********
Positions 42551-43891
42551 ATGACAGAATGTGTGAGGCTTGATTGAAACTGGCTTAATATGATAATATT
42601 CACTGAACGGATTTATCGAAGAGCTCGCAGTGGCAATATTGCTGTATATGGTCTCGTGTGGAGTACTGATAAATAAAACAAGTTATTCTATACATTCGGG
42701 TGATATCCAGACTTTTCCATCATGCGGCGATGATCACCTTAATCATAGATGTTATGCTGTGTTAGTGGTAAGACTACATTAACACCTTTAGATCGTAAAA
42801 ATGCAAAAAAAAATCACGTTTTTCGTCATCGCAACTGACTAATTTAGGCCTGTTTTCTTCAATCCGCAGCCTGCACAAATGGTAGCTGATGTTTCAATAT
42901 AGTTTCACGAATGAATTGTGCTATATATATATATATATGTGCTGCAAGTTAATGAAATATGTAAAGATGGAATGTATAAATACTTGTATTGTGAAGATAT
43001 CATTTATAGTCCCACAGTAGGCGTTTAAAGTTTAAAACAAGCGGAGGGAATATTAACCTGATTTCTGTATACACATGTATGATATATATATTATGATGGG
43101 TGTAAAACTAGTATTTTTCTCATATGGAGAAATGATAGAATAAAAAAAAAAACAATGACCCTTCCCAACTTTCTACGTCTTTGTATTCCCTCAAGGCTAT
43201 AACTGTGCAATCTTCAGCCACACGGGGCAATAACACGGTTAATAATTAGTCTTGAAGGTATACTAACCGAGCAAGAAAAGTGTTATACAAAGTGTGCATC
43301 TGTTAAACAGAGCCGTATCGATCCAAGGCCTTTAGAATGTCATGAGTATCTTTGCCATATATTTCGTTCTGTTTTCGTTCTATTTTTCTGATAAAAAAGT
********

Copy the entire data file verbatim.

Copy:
Positions 42551-43891
42551 ATGACAGAATGTGTGAGGCTTGATTGAAACTGGCTTAATATGATAATATT
42601 CACTGAACGGATTTATCGAAGAGCTCGCAGTGGCAATATTGCTGTATATGGTCTCGTGTGGAGTACTGATAAATAAAACAAGTTATTCTATACATTCGGG
42701 TGATATCCAGACTTTTCCATCATGCGGCGATGATCACCTTAATCATAGATGTTATGCTGTGTTAGTGGTAAGACTACATTAACACCTTTAGATCGTAAAA
42801 ATGCAAAAAAAAATCACGTTTTTCGTCATCGCAACTGACTAATTTAGGCCTGTTTTCTTCAATCCGCAGCCTGCACAAATGGTAGCTGATGTTTCAATAT
42901 AGTTTCACGAATGAATTGTGCTATATATATATATATATGTGCTGCAAGTTAATGAAATATGTAAAGATGGAATGTATAAATACTTGTATTGTGAAGATAT
43001 CATTTATAGTCCCACAGTAGGCGTTTAAAGTTTAAAACAAGCGGAGGGAATATTAACCTGATTTCTGTATACACATGTATGATATATATATTATGATGGG
43101 TGTAAAACTAGTATTTTTCTCATATGGAGAAATGATAGAATAAAAAAAAAAACAATGACCCTTCCCAACTTTCTACGTCTTTGTATTCCCTCAAGGCTAT
43201 AACTGTGCAATCTTCAGCCACACGGGGCAATAACACGGTTAATAATTAGTCTTGAAGGTATACTAACCGAGCAAGAAAAGTGTTATACAAAGTGTGCATC
43301 TGTTAAACAGAGCCGTATCGATCCAAGGCCTTTAGAATGTCATGAGTATCTTTGCCATATATTTCGTTCTGTTTTCGTTCTATTTTTCTGATAAAAAAGT